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TORONTO (Reuters) - The new chief executive of General Motors Corp said on Wednesday the automaker, which is teetering on the edge of bankruptcy, was having constructive talks with governments of Canada and the province of Ontario about future funding support.
The Canadian government echoed the U.S. auto taskforce last week in saying that GM's restructuring plans did not go far enough to make the company viable and gave it 60 days to reorganize in order to qualify for long-term government aid.
Ottawa did offer GM and Chrysler, which also had its turnaround plan rejected in both Canada and the United States, C$4 billion ($3.2 billion) in bridge financing to help them survive in the short-term.
The companies are seeking up to C$11.5 billion in total loans in Canada due to a steep downturn in global auto sales.
GM has been running off $13.4 billion in emergency U.S. government loans, and is seeking another $16.6 billion.
Fritz Henderson, who took over at GM last week after former CEO Rick Wagoner was ousted as part of conditions set by the U.S. administration, said that one of the issues in Canada concerned the company's pension plan.
"There are some questions about ... how we handle our underfunded pension situation in Canada, so we are in dialogue ... constructive dialogue and we are going to work with them to bring this matter to resolution," he told the Canadian Broadcasting Corporation.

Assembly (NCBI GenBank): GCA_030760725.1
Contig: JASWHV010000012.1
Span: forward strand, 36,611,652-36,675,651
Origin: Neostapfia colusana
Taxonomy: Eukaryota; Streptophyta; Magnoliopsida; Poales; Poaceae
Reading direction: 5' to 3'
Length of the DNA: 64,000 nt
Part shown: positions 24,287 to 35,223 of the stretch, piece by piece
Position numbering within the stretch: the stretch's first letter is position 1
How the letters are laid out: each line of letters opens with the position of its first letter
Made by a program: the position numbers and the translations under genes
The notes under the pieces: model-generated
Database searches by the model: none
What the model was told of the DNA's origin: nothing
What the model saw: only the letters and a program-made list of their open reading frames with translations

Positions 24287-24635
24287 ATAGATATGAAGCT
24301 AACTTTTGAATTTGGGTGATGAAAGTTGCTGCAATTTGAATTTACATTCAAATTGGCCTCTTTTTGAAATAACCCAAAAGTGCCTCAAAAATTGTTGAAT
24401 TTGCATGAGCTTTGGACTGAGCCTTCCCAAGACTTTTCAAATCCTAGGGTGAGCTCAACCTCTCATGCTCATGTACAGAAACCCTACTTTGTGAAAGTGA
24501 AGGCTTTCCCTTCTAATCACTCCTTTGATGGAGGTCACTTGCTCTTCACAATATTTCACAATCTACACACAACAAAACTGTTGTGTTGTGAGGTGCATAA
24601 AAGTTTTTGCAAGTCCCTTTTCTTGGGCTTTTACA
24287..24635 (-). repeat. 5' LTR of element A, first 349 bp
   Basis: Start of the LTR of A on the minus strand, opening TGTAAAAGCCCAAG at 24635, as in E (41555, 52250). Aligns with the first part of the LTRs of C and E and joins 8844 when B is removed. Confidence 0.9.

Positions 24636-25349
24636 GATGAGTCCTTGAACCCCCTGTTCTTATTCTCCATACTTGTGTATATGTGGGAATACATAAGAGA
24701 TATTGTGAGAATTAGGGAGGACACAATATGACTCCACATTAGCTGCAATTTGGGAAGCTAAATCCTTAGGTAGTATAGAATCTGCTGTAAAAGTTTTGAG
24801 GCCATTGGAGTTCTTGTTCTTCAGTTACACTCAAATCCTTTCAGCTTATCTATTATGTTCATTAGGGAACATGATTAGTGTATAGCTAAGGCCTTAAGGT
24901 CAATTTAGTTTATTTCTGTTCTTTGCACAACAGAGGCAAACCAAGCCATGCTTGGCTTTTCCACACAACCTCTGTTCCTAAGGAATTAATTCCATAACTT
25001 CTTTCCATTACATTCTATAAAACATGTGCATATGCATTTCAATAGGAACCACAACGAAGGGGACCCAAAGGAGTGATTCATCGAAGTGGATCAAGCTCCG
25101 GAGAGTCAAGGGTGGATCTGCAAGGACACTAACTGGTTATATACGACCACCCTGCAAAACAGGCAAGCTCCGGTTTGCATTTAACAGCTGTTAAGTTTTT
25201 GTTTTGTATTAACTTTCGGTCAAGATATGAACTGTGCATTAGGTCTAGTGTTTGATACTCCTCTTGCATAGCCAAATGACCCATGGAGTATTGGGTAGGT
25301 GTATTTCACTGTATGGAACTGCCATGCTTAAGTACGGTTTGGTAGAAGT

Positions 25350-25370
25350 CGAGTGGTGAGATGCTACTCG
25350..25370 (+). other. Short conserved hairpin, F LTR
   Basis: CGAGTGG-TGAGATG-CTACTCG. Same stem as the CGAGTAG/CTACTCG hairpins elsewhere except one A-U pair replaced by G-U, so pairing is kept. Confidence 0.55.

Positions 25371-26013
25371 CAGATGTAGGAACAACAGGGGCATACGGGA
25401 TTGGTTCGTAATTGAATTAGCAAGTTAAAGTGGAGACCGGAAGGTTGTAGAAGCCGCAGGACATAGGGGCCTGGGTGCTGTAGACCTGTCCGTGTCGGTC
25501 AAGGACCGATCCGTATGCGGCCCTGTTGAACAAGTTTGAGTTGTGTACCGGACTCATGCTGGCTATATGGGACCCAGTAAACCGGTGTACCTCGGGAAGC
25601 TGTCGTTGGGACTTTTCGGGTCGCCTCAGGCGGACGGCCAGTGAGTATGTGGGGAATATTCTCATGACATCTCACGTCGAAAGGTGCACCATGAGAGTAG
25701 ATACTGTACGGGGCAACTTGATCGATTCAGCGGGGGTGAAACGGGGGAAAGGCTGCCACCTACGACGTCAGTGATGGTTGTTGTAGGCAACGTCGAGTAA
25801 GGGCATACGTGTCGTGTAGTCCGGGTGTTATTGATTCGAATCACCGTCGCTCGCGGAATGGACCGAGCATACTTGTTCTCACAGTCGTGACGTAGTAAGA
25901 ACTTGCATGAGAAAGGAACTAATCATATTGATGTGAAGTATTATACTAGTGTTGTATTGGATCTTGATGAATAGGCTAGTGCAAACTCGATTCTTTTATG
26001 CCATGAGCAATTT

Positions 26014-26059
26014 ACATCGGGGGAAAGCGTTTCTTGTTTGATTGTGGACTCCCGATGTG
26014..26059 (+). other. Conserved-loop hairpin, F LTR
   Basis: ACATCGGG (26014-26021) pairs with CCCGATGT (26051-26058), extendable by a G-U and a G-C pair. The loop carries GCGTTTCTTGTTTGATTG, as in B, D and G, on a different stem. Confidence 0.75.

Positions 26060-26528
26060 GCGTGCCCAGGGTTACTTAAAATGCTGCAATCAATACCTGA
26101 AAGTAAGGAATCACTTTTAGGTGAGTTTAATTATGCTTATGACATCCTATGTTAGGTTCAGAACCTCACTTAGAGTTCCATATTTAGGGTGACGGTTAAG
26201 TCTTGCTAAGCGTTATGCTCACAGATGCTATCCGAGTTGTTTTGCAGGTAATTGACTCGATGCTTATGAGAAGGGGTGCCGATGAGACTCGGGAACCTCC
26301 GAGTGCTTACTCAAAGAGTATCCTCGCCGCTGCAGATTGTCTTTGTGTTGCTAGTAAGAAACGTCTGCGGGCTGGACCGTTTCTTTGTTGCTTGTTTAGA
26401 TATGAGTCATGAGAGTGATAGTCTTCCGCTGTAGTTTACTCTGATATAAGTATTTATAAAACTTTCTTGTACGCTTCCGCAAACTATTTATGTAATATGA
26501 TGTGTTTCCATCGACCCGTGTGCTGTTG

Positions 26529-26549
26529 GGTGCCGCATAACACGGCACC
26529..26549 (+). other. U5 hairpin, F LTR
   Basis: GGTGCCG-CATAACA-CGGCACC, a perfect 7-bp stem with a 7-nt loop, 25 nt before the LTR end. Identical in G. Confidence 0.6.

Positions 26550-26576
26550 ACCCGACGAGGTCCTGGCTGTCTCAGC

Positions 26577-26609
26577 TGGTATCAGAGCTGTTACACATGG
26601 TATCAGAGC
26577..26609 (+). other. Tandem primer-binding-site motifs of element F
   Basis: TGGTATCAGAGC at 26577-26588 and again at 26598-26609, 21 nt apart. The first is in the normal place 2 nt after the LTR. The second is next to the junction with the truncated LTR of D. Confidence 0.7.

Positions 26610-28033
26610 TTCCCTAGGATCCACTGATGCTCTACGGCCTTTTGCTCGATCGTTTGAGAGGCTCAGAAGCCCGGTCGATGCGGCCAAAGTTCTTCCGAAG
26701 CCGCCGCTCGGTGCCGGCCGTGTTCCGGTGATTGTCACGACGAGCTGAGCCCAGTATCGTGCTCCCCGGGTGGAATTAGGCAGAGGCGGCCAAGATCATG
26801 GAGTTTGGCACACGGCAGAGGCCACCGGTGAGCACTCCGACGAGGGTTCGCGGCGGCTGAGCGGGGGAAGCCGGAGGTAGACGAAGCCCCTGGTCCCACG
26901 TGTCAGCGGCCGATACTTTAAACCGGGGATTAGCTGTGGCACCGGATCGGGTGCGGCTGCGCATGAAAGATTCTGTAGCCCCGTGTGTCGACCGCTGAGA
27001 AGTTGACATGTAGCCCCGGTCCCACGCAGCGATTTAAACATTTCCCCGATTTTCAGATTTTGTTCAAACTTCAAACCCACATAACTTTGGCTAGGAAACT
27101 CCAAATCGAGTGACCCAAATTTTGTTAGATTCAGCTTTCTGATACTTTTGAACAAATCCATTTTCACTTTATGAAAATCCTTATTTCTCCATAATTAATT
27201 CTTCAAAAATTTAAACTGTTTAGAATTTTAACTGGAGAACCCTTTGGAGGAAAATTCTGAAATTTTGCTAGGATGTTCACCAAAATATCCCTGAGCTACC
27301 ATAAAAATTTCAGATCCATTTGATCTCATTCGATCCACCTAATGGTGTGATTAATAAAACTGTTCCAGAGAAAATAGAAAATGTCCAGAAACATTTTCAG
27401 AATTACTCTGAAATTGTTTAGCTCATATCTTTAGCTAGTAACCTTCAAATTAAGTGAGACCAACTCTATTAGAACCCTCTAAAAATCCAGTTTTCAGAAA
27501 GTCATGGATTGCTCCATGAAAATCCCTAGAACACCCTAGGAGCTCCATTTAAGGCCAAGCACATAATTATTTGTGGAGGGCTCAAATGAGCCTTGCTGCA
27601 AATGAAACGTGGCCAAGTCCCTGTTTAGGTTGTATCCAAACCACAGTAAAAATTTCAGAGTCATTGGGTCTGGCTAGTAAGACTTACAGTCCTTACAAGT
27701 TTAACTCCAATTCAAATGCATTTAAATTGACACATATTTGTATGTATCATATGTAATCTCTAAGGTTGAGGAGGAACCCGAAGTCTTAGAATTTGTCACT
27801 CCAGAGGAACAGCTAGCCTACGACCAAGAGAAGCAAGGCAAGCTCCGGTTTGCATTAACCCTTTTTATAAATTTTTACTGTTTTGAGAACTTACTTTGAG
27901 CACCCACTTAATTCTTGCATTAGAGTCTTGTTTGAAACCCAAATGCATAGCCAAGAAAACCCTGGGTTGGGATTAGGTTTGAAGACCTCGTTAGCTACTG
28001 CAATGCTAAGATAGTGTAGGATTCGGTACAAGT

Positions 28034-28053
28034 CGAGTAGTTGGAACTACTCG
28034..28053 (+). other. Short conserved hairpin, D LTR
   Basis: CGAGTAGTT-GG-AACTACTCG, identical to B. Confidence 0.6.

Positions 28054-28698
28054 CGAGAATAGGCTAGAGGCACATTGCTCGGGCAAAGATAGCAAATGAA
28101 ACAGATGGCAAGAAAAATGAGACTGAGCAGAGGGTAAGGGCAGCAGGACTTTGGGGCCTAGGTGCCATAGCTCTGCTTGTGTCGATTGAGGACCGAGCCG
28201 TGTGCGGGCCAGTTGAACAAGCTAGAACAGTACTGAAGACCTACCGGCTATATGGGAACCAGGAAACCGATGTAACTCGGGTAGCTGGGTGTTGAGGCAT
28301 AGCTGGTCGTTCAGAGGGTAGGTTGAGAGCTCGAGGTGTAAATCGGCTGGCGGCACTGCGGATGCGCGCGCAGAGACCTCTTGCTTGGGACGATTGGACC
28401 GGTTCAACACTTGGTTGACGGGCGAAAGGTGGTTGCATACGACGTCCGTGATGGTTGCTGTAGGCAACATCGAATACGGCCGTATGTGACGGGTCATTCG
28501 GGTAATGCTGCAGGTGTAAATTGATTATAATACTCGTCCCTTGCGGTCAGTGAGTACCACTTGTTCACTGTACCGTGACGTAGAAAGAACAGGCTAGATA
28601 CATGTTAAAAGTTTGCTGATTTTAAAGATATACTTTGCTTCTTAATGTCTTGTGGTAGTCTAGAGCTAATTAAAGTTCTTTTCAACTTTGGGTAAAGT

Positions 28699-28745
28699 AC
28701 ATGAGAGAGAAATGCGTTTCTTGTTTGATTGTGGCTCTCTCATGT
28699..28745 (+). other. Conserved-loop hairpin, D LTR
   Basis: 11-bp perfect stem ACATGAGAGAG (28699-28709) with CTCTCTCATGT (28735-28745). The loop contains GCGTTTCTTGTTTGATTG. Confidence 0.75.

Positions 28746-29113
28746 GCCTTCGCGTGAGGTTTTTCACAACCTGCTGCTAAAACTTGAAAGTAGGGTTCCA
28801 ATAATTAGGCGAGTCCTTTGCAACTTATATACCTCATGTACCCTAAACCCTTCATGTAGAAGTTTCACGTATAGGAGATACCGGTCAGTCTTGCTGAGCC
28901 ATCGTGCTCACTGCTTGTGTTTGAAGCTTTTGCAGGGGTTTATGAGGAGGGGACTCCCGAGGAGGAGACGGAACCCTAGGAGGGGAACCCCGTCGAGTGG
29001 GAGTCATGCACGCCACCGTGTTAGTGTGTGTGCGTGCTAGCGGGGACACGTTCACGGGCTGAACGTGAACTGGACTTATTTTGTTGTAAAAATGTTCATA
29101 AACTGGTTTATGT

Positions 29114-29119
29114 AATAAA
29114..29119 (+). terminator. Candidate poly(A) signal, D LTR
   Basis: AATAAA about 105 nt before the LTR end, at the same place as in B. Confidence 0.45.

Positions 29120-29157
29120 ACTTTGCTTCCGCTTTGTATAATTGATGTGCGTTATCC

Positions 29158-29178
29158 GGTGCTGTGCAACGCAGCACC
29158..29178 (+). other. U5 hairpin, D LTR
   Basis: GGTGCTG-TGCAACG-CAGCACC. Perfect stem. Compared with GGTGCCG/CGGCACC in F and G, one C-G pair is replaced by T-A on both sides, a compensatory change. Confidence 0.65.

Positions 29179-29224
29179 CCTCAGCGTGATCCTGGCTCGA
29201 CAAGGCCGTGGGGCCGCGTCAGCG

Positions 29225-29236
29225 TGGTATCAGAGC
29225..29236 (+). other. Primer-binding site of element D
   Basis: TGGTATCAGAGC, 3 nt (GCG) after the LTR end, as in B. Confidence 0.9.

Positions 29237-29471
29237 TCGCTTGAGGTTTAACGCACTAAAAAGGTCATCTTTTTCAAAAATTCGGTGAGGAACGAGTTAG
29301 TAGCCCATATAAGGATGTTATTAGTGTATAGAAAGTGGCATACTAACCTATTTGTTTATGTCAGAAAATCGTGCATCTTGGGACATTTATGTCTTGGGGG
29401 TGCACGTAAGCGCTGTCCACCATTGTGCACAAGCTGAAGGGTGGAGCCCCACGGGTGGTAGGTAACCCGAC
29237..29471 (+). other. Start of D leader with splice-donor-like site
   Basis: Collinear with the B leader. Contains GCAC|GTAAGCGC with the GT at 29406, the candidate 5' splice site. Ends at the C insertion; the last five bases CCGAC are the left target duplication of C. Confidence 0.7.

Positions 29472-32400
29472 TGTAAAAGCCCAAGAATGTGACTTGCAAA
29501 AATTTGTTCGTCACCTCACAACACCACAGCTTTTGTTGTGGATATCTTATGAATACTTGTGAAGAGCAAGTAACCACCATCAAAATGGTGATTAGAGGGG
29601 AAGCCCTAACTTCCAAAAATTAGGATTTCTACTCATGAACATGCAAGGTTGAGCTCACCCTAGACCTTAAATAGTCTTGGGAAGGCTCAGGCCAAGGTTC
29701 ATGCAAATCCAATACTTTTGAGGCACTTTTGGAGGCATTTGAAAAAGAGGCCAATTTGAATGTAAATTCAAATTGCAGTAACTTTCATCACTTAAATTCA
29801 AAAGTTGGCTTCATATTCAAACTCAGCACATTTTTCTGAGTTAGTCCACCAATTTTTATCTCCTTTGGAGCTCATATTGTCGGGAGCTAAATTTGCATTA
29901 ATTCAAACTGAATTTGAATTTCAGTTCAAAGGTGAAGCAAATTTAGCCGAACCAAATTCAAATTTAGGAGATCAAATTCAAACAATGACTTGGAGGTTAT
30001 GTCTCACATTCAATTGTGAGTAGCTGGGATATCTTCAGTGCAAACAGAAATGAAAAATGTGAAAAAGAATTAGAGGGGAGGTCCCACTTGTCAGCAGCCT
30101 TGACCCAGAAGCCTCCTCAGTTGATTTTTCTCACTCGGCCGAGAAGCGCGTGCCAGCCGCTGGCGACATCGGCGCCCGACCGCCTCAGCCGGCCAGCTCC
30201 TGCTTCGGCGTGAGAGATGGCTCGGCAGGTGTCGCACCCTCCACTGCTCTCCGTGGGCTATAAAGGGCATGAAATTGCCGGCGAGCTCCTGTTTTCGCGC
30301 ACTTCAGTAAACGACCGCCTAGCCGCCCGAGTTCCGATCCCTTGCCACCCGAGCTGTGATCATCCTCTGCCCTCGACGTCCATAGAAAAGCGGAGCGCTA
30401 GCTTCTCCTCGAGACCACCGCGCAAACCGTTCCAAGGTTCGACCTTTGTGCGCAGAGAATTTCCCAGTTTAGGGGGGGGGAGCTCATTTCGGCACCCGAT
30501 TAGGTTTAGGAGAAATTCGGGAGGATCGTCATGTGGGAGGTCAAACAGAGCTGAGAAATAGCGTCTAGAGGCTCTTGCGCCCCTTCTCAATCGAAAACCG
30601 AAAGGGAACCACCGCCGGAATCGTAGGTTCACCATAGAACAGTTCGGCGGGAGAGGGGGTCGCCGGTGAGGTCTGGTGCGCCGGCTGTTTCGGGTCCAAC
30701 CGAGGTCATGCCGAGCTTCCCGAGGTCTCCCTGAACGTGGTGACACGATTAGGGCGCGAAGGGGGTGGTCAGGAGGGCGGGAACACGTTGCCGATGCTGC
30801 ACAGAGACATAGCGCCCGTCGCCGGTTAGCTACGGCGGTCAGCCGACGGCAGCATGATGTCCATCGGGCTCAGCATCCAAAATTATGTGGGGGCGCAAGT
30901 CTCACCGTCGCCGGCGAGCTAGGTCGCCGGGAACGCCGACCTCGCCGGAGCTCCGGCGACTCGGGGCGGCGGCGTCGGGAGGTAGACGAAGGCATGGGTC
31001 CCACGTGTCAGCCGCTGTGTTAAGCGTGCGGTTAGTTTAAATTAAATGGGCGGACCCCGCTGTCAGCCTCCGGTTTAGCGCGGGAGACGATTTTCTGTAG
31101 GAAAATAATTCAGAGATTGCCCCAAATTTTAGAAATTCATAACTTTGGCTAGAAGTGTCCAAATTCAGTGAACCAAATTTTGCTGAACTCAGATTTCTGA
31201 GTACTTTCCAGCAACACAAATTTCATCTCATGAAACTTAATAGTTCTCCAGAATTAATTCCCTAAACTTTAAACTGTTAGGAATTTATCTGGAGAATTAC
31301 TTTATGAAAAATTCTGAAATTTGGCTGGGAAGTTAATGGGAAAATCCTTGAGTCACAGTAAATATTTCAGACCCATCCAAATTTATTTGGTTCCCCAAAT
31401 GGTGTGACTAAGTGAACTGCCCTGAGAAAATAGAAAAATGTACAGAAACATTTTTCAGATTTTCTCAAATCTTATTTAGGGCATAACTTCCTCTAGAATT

Henderson praised the Canadian Auto Workers union for striking a cost saving deal with GM on March 11 that the company said would wipe nearly C$1 billion off its books on costs related to retirees. That comes on top of a reduction of more than C$7 an hour for each of GM's approximately 10,000 active Canadian unionized employees.
"If I think about the deal we reached with ... the CAW in terms of making us more competitive, addressing legacy costs, basically a commitment on the part of Ken (Lewenza, the union's president) and his team to achieve cost parity with the competitors here in the U.S."
Both Ford Motor Co and Chrysler's Canadian units have said they could not accept a deal that follows the pattern of the GM-CAW deal, because it does not cut labor costs deeply enough for them.
Ford has said it has enough liquidity to survive the downturn in the auto industry without government assistance.
GM produces almost a fifth of its vehicles in Canada and about 85 percent of the cars made in Canada are sold in the United States.
U.S. auto sales were down 37 percent in March, marking 37 months of consecutive declines.
Henderson repeated that the automaker was preparing plans to restructure outside the courts, but that it was also making preparations to restructure with court protection if need be.
"If we need to resort to bankruptcy, we have to do it quickly and there's no way you could do it quickly without being prepared for it," he said.
Editing by Ian Geoghegan